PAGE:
The Daily Tar Heel

Serving the students and the University community since 1893

Wednesday January 26th

No more frivolity

A local judge is taking a strong step to give local reporters and people in other professions protection from frivolous charges and lawsuits.

Americans live in a litigious society. In one sense, this is a good thing - if people believe they have been wronged or mistreated, they can bring their grievances before the courts. But as has been proven, the impulse to file charges or suits against others can easily get out of hand.

Thankfully, a local judge has seen fit to protect people in certain occupations from unnecessary legal skirmishes. Chief District Court Judge Joe Buckner, who oversees magistrates in Orange and Chatham counties, is working to filter out frivolous charges brought against police officers, journalists, teachers and paramedics.

Buckner told The (Raleigh) News & Observer that he wants the cases of people in these professions to receive review from the office of District Attorney Carl Fox before magistrates can file misdemeanor warrants.

Such a review would mirror a system already in place in Durham. It should cut down on the number of needless or unreasonable charges that come to fruition, and it should eliminate the public embarrassment of those who don't deserve it.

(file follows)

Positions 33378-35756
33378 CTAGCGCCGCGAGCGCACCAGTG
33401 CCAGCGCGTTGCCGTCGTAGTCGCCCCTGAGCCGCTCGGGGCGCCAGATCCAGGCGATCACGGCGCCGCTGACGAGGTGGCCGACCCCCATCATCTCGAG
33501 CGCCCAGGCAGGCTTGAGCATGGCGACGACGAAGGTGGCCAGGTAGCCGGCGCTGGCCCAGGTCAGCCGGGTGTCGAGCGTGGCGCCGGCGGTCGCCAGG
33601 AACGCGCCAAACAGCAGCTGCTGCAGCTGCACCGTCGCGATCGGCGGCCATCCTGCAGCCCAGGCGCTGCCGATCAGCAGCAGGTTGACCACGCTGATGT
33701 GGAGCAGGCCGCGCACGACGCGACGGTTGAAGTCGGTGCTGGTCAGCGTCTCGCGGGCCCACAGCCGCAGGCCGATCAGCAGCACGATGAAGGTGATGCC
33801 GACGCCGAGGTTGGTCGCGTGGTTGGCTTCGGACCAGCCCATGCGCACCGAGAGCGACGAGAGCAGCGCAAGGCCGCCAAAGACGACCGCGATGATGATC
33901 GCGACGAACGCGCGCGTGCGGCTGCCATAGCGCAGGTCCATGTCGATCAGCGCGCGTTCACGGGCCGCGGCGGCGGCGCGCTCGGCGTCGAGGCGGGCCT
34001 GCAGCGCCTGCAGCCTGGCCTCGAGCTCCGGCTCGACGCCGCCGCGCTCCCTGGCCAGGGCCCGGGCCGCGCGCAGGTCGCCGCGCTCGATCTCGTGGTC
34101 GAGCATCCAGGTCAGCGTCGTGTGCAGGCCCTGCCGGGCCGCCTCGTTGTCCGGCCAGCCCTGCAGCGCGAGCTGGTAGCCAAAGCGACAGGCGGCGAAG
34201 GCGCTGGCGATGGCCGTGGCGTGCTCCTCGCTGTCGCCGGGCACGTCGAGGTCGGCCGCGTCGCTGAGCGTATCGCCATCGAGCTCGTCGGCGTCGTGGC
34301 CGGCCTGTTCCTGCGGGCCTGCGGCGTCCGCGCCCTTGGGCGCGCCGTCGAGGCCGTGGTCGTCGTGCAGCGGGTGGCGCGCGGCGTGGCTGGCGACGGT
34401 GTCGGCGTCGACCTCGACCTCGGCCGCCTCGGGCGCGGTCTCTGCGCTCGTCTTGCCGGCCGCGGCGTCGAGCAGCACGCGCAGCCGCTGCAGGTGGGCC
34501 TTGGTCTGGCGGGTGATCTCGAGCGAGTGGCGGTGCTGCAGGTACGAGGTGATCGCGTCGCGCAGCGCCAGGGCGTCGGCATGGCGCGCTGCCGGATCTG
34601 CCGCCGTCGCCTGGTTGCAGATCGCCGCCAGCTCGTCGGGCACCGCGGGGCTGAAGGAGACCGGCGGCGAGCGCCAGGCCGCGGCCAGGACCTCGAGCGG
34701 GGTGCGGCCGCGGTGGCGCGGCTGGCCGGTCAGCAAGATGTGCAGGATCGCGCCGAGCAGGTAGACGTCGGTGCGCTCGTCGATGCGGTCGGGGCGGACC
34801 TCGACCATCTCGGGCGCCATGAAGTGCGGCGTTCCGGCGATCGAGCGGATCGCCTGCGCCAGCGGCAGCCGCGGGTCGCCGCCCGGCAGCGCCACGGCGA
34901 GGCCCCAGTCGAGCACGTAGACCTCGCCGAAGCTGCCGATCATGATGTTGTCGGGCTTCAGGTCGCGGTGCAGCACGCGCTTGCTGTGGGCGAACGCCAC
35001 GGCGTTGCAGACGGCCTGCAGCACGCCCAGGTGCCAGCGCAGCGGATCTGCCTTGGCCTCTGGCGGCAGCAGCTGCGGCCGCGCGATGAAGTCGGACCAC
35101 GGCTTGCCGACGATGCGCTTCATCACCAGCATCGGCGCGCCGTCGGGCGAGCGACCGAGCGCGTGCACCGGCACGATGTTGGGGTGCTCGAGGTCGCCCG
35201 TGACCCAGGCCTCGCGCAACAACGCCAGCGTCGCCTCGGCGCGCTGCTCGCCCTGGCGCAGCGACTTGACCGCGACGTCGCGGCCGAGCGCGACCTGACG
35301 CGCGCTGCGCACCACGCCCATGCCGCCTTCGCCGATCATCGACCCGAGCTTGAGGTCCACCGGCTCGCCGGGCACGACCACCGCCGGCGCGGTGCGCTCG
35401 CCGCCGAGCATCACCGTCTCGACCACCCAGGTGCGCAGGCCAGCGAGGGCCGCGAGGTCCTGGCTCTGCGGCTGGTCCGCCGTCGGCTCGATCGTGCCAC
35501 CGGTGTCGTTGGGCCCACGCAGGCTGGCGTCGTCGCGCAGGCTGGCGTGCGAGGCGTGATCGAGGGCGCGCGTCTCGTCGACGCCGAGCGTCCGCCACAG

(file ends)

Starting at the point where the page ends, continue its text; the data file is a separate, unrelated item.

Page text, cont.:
According to the N&O, Buckner's proposed policy comes on the heels of a Durham case in which an N&O reporter's potential source charged him with making harassing phone calls.

To a certain degree, people shouldn't have to deal with being harassed, especially at home. For example, by allowing anyone to add his or her name to the federal do-not-call registry, the government gave people a much-needed shield against telemarketers. A person's life need not be inundated with and interrupted by a steady flow of sales pitches.

But it's up to judicial authorities to draw lines where they need to be drawn. Journalists must feel free to call whoever they think would make a good source, for instance.

If reporters hesitate to try to contact potential sources for fear of being saddled with criminal charges, it will hinder the ability of the press to do its duty of providing fair, objective and complete news coverage for the public.

It's reassuring to see local judges affording people in particular jobs the extra protection they need.

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The Daily Tar Heel for December 1, 2021

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